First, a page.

This model kit requires assembly. Cement, paint and other construction materials not included unless specifically stated in the description.
- Armoured Car Pattern 1920 Mk.II, unknown, No 1 ACC, No 4 Sect., RAF, Western Desert, Egypt, 1942.
- Armoured Car Pattern 1920 Mk.II, "Vulture", No. 1 ACC, No 1, 2 or 3 Sect., RAF, 1936, Iraq.
- Armoured Car Pattern 1920 Mk.II, "Tigris", No. 1 ACC, No 4 Sect., RAF, 1941, Iraq.
Although the famous British Rolls-Royce Armoured Car was built during WWI, it was destined to have a long life and service career. At the beginning of the Twentieth Century there was no great understanding of the interaction between infantry and their supporting armored cars, which is why the operation of the Rolls-Royce Armoured Car as a military weapon during WWI did not gain widespread appreciation. Apart from this, the car was built on a passenger car chassis and was useless for the conditions in which the major battles of the Great War took place.
Strangely enough, the end of WWI opened up a second life for this armored car. The endless British Empire needed the support of the king's power in the colonies by every possible means. In the African deserts and also in the territory of India, the Rolls-Royce Armoured Car became very useful as a 'police car' for subduing revolts.
At the beginning of the 1920s the vehicle underwent a substantial modernization, taking into consideration its venerable construction. The Rolls-Royce Armoured Car had its armor strengthened in some weak places, it received new full metal wheel disks, and its armament was increased. In this manifestation the car was given its full name: Rolls-Royce Armoured Car 1920 Pattern Mk.I. Some of these cars were kept in the homeland, others were passed on to the government of neighboring Ireland where they notably proved themselves in action during the civil war, but the majority of the cars were sent to the turbulent Near East.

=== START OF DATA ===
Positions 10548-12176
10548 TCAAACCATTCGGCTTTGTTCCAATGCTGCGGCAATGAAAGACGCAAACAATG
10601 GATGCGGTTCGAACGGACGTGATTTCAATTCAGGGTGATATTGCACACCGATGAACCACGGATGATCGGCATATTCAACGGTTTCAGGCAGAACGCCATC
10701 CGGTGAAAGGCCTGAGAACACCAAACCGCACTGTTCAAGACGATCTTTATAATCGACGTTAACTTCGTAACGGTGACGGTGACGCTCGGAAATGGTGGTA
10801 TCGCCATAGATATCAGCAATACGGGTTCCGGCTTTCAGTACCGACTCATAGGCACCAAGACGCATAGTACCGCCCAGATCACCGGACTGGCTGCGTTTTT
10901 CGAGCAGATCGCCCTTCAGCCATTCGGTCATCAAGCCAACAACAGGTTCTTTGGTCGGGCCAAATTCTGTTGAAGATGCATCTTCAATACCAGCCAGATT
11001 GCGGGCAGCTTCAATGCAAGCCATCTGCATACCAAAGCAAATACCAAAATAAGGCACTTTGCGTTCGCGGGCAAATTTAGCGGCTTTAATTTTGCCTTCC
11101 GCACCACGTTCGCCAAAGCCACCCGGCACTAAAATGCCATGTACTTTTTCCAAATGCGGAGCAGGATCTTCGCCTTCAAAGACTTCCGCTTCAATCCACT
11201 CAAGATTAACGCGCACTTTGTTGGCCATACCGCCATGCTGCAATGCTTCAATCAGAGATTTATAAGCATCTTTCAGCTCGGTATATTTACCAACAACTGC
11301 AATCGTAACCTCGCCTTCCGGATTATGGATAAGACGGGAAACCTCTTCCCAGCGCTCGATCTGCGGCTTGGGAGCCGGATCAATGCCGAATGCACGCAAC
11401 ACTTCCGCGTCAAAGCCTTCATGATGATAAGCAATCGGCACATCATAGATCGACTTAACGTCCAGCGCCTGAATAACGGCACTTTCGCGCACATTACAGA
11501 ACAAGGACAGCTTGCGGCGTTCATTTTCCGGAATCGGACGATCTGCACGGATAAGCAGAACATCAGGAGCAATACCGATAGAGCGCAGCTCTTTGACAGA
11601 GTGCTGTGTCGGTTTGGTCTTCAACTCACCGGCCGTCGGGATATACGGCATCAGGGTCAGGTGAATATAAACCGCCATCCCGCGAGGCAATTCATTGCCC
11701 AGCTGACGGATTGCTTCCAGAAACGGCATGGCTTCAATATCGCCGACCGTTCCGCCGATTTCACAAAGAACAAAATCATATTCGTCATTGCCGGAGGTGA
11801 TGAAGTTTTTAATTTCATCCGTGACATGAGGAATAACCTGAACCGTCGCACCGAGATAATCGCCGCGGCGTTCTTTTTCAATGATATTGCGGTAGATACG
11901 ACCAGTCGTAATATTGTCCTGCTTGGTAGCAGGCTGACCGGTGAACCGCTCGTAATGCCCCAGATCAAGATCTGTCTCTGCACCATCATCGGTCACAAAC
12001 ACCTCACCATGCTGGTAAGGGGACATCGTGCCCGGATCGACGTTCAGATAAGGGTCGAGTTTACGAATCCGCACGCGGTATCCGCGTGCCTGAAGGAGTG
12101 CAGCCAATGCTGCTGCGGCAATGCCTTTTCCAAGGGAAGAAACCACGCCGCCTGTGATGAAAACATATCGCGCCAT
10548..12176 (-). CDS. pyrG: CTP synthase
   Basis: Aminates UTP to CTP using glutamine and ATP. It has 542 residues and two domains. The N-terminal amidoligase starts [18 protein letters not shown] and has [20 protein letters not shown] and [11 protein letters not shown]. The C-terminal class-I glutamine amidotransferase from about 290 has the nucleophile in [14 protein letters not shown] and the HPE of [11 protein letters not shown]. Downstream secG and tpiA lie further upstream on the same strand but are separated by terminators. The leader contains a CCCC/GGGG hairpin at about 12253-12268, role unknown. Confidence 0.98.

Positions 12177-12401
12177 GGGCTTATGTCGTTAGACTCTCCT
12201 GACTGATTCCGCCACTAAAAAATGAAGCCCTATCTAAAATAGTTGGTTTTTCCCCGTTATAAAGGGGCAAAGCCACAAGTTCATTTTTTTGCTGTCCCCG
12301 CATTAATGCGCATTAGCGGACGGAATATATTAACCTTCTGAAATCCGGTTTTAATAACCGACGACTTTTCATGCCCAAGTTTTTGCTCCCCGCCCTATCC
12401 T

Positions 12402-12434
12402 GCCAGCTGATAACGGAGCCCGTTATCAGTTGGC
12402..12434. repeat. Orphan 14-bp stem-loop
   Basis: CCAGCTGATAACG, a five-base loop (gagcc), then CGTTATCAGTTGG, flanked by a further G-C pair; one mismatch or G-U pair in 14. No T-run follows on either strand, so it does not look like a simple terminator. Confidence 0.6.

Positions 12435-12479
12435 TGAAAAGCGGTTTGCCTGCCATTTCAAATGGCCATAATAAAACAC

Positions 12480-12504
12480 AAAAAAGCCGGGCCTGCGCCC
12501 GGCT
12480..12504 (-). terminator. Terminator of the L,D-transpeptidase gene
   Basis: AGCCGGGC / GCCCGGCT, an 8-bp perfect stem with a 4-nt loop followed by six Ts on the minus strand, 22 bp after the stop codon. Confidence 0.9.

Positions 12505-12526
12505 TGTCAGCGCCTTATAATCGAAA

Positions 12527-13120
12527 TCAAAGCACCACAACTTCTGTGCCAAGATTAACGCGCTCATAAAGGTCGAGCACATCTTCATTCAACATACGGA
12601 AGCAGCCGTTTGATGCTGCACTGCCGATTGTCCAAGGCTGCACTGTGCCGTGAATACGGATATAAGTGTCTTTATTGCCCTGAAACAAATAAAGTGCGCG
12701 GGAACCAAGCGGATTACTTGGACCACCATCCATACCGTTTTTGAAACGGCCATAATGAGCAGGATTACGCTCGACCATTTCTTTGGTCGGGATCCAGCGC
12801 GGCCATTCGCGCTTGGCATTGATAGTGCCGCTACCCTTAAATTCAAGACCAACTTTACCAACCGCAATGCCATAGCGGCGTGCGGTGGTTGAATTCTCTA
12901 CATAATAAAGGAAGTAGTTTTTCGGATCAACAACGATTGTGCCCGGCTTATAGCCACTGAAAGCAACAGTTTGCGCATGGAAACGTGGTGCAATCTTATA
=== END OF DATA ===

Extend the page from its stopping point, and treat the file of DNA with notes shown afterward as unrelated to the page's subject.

At the end of the 1930s the threatening clouds of war loomed in the air and in all about 150 cars were on the roster of various military units, more than 70 of them in North Africa and the Far East. At that point a number of those Rolls-Royce Armoured Cars which were in service in the desert passed though a standard modernization: they were fitted with new, wider wheels and new disks for better traction in sandy areas, the front of the armored body was redesigned, improving the driver's field of view, and extra new small lights were set on the front wheel wings. The shape of the rotating turret was changed: it was opened up and less rounded longitudinally. It was fitted with a Boys rifle and Vickers guns. With the onset of conflict, and frequent air attack, another gun was added for conducting anti-aircraft fire.
In spite of its obsolescent construction the Rolls-Royce Armoured Car was used by British troops almost up to the end of WWII. In the combat areas of Africa the more modern Humbers and Staghounds predominated, although the Rolls-Royce was also put to use. And in the Far East in India and Burma where their enemies were similarly archaic Japanese armored cars, they continued until the end of WWII, though by 1945 their number was very small.